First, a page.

During the 2014 season, the Pirates had the highest rated outfield in the National League by WAR, with a 16.9 fWAR. That was in large part due to a combined 11.1 WAR from Andrew McCutchen and Starling Marte, along with other production from guys like Travis Snider, Josh Harrison, and very little production from Gregory Polanco.
The future of the outfield looked bright. Polanco was just making his way to the majors, with tons of upside. McCutchen had four years of team control remaining. The Pirates had just signed Marte to an extension prior to that season, keeping him under team control through the 2021 season. And in the wings, they had Austin Meadows starting his pro career, with hopes of taking over and keeping the outfield going.
It was the Dream Outfield, with the dream being that the Pirates would continue having the top outfield for years to come.
Unfortunately, that dream hasn’t come true.
McCutchen has dealt with inconsistencies in the three years since, seeing slumps that have lasted for months. Marte was consistent until his suspension this year. Polanco hasn’t come close to his upside, with injuries derailing him. And Meadows isn’t ready this year, although 2017 was only supposed to be a best-case scenario for him arriving.
We’re now to the point where the clock for the Dream Outfield is close to expiring. McCutchen has a year of control remaining, and injuries to Polanco and Meadows raise some additional questions. To get a feel for the outfield moving forward, let’s take a look at each individual situation.
Starling Marte – We’re going to start with Marte, as he’s under team control through the 2021 season on a very team friendly contract. He’s been a consistent 4.0 fWAR player in previous years, and seems to be getting back on track lately after his suspension. The Pirates have him under control for his age 29-32 seasons, and with questions at their other two spots, Marte is the most reliable guy in the outfield for the short and long-term, and a guy the Pirates should build around.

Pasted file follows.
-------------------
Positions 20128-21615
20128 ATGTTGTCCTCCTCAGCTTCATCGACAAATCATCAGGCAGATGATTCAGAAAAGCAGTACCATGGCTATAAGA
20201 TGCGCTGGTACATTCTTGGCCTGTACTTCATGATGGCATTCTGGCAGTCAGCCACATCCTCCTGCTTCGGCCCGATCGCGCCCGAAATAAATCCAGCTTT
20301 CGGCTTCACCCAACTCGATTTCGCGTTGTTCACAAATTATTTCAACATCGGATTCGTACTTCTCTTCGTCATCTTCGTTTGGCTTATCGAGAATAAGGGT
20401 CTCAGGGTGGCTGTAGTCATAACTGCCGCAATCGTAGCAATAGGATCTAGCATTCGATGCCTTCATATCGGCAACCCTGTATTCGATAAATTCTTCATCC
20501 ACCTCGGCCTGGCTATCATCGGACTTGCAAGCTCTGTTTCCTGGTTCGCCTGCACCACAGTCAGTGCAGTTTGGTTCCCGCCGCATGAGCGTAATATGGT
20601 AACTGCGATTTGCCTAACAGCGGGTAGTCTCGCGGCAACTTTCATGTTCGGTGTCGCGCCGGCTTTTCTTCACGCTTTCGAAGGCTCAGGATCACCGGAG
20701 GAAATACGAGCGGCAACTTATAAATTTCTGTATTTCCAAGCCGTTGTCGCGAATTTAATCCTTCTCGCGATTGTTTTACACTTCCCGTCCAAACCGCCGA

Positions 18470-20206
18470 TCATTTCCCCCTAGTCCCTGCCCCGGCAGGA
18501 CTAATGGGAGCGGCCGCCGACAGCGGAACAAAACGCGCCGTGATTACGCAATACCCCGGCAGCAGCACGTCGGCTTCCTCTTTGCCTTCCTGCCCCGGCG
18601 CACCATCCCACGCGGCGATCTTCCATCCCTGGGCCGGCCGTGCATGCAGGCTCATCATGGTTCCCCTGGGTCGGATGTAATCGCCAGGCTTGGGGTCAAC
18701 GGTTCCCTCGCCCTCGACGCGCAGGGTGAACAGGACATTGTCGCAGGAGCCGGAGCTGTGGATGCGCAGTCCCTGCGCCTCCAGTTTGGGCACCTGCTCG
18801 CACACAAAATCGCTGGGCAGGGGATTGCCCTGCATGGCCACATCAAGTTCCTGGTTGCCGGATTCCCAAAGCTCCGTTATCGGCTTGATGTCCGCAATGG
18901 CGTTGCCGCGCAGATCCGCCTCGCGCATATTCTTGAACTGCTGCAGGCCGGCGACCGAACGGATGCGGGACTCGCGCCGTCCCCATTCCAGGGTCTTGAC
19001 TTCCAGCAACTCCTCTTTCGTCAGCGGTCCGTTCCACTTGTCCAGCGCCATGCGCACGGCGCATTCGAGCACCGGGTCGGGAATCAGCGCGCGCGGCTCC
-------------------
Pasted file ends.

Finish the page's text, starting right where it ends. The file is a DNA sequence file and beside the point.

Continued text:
Andrew McCutchen – I’ve written about the dilemma that exists with McCutchen. He has seen some lengthy slumps the last three seasons, and the injuries and inconsistent performances will only get worse as he gets older. When he’s playing well, like he has been since the end of May, then the result is Pirates fans want him extended. When he’s struggling, like he was the first two months of the season, fans want him traded. The problem is that he only has trade value when he’s performing well.
McCutchen has one more year of control, with no question that the Pirates will pick up his option year. The question is whether they will keep him around for the 2018 season. Trading him in the offseason might give them a chance to add a good long-term piece or two. If they keep him around, they’re banking on being strong contenders in 2018, and will get little value when he leaves.
There’s also the extension option, which I don’t think is wise. From an emotional standpoint, extending McCutchen makes sense. But when you consider that the Pirates will be spending a lot of money for a player on the decline, it doesn’t make business sense.
The decision with McCutchen was expected to be easy at this point, with the Pirates getting value for him and moving on to other options. Unfortunately, that isn’t the case, as shown with the next two players.
Gregory Polanco – Polanco had star upside coming up through the minors, but hasn’t reached that yet. He did put up a 2-3-2.5 fWAR in his previous two years, which is something you’d take from a starting outfielder. But this year has been full of injuries and inconsistent performances, with those two things seemingly tied together. Every time he starts to get hot, he goes down with another minor injury to derail his progress.
Polanco turns 26 in September, so he’s still relatively young for a guy who has had some success in the majors. He’s also shown flashes of being more than an average starter in the big leagues. But the injury problems and the inconsistent performances that go with them do raise the question of whether he can reach his upside, and get beyond being an average player at best. With McCutchen likely gone in the future, Polanco would be a good additional outfielder, but might not combine with Marte for a strong 1-2 punch like the Pirates have right now with Marte and McCutchen.